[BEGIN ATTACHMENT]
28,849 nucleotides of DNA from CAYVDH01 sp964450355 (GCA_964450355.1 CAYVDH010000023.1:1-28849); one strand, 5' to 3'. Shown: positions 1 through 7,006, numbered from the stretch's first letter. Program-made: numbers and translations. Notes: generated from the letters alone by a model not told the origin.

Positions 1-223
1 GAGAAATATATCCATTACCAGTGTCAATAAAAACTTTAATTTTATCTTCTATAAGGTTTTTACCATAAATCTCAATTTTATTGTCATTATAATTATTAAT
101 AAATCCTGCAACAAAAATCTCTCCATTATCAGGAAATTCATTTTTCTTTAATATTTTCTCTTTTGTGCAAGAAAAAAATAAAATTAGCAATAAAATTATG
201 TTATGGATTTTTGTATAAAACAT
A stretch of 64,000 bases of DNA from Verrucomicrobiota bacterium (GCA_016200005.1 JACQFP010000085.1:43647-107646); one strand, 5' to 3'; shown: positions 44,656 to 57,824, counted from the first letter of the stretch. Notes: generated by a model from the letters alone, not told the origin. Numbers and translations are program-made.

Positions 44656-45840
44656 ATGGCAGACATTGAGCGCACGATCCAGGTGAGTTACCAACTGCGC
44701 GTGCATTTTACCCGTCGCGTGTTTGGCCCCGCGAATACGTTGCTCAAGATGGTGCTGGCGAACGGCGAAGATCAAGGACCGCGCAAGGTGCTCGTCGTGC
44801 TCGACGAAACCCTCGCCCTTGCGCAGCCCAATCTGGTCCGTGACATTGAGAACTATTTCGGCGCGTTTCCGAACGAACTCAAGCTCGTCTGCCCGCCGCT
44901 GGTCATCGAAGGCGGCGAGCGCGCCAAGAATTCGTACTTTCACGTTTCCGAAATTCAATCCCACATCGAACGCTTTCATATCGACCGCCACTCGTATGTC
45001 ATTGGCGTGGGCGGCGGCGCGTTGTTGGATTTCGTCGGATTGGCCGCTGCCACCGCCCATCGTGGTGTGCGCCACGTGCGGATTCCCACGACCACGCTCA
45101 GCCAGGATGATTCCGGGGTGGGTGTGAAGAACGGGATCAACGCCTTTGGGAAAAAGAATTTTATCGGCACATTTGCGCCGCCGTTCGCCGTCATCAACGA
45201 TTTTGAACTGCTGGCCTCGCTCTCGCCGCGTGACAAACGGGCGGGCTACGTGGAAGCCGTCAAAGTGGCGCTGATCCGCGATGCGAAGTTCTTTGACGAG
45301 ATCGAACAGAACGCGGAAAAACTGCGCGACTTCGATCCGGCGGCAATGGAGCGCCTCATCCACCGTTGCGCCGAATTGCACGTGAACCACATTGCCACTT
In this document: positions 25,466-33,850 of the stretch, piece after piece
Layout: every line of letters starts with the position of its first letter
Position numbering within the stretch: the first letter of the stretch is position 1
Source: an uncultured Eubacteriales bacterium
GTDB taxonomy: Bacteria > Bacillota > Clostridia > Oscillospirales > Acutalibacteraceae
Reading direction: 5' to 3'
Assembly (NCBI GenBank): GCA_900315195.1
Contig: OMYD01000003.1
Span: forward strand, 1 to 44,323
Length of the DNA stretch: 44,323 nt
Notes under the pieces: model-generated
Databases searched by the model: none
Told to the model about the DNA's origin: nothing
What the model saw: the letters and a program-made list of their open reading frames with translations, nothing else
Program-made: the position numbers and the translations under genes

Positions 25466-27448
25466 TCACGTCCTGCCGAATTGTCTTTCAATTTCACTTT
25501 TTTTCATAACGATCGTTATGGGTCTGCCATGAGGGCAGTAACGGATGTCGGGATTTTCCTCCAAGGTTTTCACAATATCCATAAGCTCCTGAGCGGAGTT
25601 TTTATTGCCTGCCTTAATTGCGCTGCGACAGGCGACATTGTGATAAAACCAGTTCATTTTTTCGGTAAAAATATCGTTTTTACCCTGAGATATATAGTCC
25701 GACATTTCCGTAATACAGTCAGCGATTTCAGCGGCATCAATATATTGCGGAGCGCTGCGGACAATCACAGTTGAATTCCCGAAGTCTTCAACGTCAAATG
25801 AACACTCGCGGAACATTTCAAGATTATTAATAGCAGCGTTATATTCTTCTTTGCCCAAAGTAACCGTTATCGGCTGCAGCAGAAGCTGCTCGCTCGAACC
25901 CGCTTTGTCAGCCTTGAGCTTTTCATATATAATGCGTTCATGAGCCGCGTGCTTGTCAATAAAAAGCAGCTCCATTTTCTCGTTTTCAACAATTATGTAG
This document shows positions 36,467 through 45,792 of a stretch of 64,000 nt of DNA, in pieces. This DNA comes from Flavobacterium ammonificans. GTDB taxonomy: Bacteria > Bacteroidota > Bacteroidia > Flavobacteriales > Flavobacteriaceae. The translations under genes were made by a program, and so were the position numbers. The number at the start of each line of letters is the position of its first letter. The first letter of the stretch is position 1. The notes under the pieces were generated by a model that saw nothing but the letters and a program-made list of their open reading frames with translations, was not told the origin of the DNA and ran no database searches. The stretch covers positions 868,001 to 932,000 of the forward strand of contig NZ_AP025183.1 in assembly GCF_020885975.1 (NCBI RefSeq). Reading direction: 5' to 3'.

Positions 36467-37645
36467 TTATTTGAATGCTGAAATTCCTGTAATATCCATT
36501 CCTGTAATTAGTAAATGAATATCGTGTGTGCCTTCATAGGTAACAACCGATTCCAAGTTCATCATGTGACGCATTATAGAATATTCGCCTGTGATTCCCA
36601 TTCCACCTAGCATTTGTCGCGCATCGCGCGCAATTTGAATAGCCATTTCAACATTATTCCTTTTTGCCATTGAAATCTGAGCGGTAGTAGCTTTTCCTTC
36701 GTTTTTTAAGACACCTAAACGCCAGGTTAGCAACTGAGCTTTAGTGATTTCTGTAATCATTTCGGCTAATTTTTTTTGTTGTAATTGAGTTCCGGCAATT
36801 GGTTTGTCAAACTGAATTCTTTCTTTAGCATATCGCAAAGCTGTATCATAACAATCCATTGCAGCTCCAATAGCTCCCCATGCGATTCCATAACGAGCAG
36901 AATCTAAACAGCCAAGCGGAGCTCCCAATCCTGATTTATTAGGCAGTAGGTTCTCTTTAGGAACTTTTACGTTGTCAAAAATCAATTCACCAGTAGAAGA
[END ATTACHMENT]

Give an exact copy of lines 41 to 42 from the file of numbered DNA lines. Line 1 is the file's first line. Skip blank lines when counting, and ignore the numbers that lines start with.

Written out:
36501 CCTGTAATTAGTAAATGAATATCGTGTGTGCCTTCATAGGTAACAACCGATTCCAAGTTCATCATGTGACGCATTATAGAATATTCGCCTGTGATTCCCA
36601 TTCCACCTAGCATTTGTCGCGCATCGCGCGCAATTTGAATAGCCATTTCAACATTATTCCTTTTTGCCATTGAAATCTGAGCGGTAGTAGCTTTTCCTTC